The steaming Shay and Avonside locomotives would power up through the Linda Valley, its desolate slopes known at the time as The Valley of Dry Bones, before skirting Mount Owen and descending into the south-west rainforests. The train would rattle through a corridor of ferns, sassafras and ancient, moss-trunked celery top pine. Clearing from the forest, a 50-metre iron truss bridge spanned the King River, its tannin waters boiling and frothing below.
On the King River’s southern banks was Crotty. As the Avonside steamed across Governor River, which bisected the town, timber buildings and grander, two-storey, stone dwellings, clustered around white gravel roads, came into sight. Where the train hissed to a stop, a well-built bridge crossed the Baxter River, leading up McKinley Street. To the left was the police station, post office and school house. A Yankee Doodle Tobacco billboard covered the entire side wall of a store across the road. Farther off was the obligatory grand hotel, and farther still, at the foot of Mount Jukes, stood a hulking smelter-works, belching smoke from a row of towering red brick stacks.
It all now lays as ruins beneath frigid Lake Burbury, while the King River bridge rusts like a ship wreck, still spanning that trench between the wraithlike skeletons of trees.
Also submerged was the small, hard-drinking, township of Darwin, a town of woodsmen and limestone miners. In 1899, a Cascade Brewery representative arrived from Hobart, testimony the town’s prowess for indulgence, given that at that time the commute generally required travelling by ship to Macquarie Harbour, then by train from Kelly’s Basin.
Presumably the Boags representative had already ensured his merchandise was on tap.
The Macquarie Harbour anchorage used by that intrepid Beer merchant was at Pillinger, the Crotty’s rail line’s southern terminus. At its height Pillinger was a bustling port town of about 1,000 and its streets stretched over the western and eastern shores of Kelly Basin, with a regular ferry service linking the two shores.
Locals, known as Basinites, sailed and fished on the harbour, or competed in wood chopping competitions at the purpose-built arena. Cricket was played at a recreation ground in West Pillinger, while the more energetic joined the Kelly Basin Athletics Club. There were four hotels, The Shamrock, The Terminus, Finnigans and The Macquarie, as well as illegal sly grog shops and gambling dens.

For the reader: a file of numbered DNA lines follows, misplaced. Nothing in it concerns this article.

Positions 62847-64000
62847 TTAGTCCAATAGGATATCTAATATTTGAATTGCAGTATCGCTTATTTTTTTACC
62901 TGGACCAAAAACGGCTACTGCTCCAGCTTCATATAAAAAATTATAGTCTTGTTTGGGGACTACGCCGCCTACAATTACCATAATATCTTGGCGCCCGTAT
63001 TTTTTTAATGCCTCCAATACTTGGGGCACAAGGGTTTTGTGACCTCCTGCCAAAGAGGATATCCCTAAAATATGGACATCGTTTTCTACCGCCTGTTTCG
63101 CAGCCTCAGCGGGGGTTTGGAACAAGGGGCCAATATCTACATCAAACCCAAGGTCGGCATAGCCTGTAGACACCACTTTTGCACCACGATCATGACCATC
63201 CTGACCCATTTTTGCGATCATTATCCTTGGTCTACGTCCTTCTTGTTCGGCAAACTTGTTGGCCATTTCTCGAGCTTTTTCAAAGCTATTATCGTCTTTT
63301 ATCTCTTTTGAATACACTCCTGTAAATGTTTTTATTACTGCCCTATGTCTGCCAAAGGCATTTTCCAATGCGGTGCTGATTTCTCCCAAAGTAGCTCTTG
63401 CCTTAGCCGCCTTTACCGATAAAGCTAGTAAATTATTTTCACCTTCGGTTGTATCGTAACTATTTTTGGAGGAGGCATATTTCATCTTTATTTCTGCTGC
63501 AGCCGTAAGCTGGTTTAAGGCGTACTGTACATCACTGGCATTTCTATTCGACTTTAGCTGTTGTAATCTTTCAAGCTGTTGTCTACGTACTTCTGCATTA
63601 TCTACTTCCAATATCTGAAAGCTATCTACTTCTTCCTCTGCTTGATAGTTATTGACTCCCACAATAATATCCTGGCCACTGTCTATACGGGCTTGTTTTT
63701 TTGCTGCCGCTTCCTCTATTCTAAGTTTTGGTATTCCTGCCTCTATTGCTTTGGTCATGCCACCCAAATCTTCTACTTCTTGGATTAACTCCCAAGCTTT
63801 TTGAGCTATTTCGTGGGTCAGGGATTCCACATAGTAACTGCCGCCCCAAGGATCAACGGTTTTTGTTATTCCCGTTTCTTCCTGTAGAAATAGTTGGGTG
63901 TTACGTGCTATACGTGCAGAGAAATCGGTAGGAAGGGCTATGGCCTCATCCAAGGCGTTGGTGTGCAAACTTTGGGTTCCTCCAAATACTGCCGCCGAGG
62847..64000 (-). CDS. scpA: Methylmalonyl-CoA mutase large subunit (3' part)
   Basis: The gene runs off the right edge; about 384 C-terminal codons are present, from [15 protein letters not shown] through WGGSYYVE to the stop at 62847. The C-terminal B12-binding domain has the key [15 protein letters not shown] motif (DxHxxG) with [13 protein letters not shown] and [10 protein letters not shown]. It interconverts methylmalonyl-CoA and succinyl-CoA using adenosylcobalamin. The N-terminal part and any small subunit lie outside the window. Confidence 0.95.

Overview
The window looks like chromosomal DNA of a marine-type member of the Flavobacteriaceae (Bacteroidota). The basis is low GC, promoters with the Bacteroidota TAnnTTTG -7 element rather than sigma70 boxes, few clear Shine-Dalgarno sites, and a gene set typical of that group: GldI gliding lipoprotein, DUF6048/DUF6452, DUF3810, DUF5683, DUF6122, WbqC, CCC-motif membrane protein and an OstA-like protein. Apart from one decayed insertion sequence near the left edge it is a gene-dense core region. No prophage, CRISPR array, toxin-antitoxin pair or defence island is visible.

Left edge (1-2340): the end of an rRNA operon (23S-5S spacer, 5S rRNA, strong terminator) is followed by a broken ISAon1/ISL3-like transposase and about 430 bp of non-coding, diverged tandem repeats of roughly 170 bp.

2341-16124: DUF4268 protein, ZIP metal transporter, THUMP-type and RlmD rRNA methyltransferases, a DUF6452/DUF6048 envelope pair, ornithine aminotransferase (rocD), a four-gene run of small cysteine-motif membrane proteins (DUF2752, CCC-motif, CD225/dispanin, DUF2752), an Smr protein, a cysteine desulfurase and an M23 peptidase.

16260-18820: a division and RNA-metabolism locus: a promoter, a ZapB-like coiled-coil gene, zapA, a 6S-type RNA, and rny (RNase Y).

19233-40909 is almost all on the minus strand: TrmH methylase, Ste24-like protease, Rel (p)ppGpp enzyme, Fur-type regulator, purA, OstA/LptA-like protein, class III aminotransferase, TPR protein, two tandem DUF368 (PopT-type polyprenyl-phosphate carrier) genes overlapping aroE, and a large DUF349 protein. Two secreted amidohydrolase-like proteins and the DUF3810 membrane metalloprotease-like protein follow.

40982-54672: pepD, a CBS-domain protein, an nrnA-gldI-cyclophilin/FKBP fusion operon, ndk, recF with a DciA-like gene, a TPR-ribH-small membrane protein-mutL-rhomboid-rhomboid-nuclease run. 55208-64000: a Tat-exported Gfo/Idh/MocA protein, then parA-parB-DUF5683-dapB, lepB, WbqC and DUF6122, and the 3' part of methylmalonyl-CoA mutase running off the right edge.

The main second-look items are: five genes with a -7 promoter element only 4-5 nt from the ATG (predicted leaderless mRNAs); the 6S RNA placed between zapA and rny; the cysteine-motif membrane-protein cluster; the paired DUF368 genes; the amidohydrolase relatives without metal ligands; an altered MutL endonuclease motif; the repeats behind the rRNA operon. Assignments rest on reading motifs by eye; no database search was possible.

There was a library, police station and a school. Three wharves saw the arrival of large steam ships, their maritime flags in colourful lines, snapping in the breeze.
All that remains are ghostly, grainy photographs, newspaper clippings or records written in the language of another era.
The moss-carpeted ghost rail arrives at overgrown brick-kiln ruins, temples from a time passed.
The West Pillinger Recreation Ground hosts a copse of adolescent eucalypts, and the wood chopping arena is given back to the trees. European garden-plants struggle on, oddly alien amongst the ancient native flora.
. . .
Back in Queenstown, I’ve left the rowdy Railway. Walking the silent streets, I find a cluster of well-dressed folk loitering around an old Edwardian bank building, a building with nonchalant decorum that is distinctly city. It’s an art gallery opening – Q Bank Gallery. One of the owners, Stephen Brockway, greets me with a choice of wine or Boags, and introduces me to one of the artists, Shawn Lu. They’re both based in Melbourne, but Shawn has been living in Queenstown to create this exhibition. His intricate pen and ink drawings feature derelict buildings, rugged landscapes, and clapped-out utes. Most have red dots to indicate they’ve been sold.
Brockway had been visiting Queenstown when he fell in love with the Edwardian bank building and decided to buy it. He is optimistic about Queenstown’s future.
“It’s a rugged, dilapidated, frontier sort of place,” he proclaims in his native San Francisco accent. “It’s that mining mentality – there’s money to be made in this town. Not that that’s necessarily why we’re here.”
He’s more interested by the affordable 19th century architecture and the reinvention of the town. QBank Gallery is indicative of the gradual evolution of this region, the transition from mining to tourism.
Brockway talks of the rejuvenation of Hunters Hotel by an Adelaide couple, and rumours of a foreign-funded redevelopment of the Mount Lyell Hotel.
These grand old buildings have seen towns and rail forged through the Tasmanian forest, and seen that world of thousands swallowed again by wilderness.
They may also live to see the west flourish once more.
Jonno Blood has been chased by angry gypsies in Hungary, arrested by soldiers in the Ukraine, and slept in a three-metre wide bed with a Red Yao chieftain and his five wives in China. He has also lived in London and Melbourne, before easing back into life in his native Tasmania. While still scratching itchy feet often, he loves his island digs, its often hidden stories, and the characters and capers that make it lavishly singular.